It’s Time to Face an Ugly Truth: Women Abuse, Too.
In the global movement against child sexual abuse, survivors and advocates continually grapple against two damaging myths.
Myth #1: “It was consensual. She wanted it.”
The first is a myth that defense attorneys love to use in cases where the survivor is female and the predator is male. It’s a tactic that silences victims into shame, because this myth capitalizes on the manipulation of predatory grooming. (Think: Roman Polanski)
Myth #2: “It’s natural and a rite of passage for an older woman to seduce a boy.”
Today, we are going to talk about the second myth—one that allowed child sexual abuse to flourish at Colton High School. It’s a myth that is perpetuated in the media—epitomized in the ‘80s rock song “Hot for Teacher.” (Think: Mary Kay LeTourneau)
The Case at Colton High School
According to media reports, Colton High School is a “pipeline to the NFL.” The team, led by storied coach Harold Strauss, has racked up championships and a roster of players who made it to Division 1 college teams and the NFL. There was just one problem: you had to get past the coach’s adult daughter, who used her role as an Athletic Trainer to molest student athletes for years.
Tiffany Gordon, who has been accused of abusing at least six boys, was not quiet or subtle about her predatory behavior. The boys on the team had a term for what happened when they met with Gordon: “spatting.” According to the survivors, it was common knowledge among the coaching staff that Gordon was “having sex” with students—that’s rape, in case you were wondering. Gordon is currently the Athletic Director at neighboring Grand Terrace High School.
Clearly, there was a problem. But because of a variety of factors including her father’s position, the success of the team, and especially the myth that the abuse didn’t harm the boys, she was allowed to stay in her job and continue to abuse kids. And then, those kids, her victims, also became the butt of the school-wide joke.
Those survivors ARE hurt and still suffer as a result of the abuse. In interviews, they have said that they have trust and intimacy issues. They suffer with feelings of depression, betrayal, shame and isolation. This can lead to addiction, violence, self-harm, and chronic disease, as shown in the findings of the landmark ACES Study. In fact, their pain mirrors that of boys who were sexually abuse by nuns or clergy and received no support or help from church officials or the greater community. The damage is profound, and, if not treated, lifelong.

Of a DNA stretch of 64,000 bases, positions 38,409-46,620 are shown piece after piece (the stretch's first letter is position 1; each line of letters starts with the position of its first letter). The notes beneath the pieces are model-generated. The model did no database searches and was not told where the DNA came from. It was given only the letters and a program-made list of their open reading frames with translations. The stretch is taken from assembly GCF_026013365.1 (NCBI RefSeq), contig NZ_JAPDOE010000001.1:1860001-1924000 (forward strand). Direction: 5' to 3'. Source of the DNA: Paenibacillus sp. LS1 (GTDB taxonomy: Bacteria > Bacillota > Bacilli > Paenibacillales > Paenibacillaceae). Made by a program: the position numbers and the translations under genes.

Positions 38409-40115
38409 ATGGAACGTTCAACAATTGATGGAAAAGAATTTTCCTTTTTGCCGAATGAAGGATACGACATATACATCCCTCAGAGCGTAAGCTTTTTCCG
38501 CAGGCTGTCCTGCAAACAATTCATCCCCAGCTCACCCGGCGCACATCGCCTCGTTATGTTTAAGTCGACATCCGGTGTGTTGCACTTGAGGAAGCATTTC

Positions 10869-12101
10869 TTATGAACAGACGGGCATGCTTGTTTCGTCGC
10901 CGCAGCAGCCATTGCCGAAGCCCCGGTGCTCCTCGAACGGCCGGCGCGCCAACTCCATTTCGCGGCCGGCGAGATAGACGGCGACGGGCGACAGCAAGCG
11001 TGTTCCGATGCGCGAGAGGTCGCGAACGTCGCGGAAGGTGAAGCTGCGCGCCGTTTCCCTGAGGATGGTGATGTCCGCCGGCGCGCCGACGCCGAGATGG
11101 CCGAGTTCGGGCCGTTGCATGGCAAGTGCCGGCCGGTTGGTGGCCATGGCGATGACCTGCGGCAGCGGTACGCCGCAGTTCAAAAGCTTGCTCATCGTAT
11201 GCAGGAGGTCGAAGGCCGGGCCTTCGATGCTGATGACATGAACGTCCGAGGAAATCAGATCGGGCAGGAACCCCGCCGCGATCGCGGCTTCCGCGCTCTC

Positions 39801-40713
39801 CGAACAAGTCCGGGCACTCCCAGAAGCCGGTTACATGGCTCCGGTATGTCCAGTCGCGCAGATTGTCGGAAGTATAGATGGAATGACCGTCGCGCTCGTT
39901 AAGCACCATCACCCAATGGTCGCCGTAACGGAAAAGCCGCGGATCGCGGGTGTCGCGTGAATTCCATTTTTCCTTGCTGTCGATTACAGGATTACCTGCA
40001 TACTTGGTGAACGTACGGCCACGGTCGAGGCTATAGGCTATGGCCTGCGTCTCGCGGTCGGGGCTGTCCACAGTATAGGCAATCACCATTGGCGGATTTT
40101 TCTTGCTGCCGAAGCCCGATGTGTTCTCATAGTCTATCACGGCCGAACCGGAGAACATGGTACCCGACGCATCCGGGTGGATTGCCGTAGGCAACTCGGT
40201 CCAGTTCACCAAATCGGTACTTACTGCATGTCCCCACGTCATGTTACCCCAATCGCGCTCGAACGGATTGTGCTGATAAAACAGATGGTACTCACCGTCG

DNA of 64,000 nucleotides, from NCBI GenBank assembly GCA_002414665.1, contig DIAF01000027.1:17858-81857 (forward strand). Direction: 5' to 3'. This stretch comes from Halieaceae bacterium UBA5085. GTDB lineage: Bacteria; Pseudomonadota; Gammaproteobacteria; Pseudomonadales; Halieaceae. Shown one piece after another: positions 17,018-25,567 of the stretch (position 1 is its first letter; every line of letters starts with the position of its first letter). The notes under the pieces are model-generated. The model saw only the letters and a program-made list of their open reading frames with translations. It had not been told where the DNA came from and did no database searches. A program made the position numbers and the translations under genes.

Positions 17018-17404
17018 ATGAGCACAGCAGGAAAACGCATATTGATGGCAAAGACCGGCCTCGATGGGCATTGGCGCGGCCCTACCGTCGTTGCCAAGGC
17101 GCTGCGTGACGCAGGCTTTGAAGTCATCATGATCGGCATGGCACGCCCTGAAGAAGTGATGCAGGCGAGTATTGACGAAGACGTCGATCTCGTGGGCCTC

How Do We Change This?
The best way to keep kids safe is to TALK: talk about the damage that abuse causes, talk about why it is NEVER okay for an adult (a woman or a man) to groom and sexually abuse kids. Talk to boys about how easy it is for a predator to take advantage of a child and manipulate them into thinking that the abuse is okay. Abuse is never okay.
If a man ever tells you that they were sexually abused as a child or teen by an adult woman, do not dismiss them with a wink and nod. Never tell a survivor that they should feel “lucky” that they had the experience. No child is “lucky” to be raped. It doesn’t matter who the predator is.
If you or someone you know was sexually abused as a child, no matter the gender of the perpetrator, it’s safe to come forward, report, and get help.
Survivors of child sexual abuse in California have until December 31, 2022 to take legal action under the California Child Victims Act. If you are concerned about your privacy, or remaining anonymous, you can learn more about that in our Questions & Answers section on our website.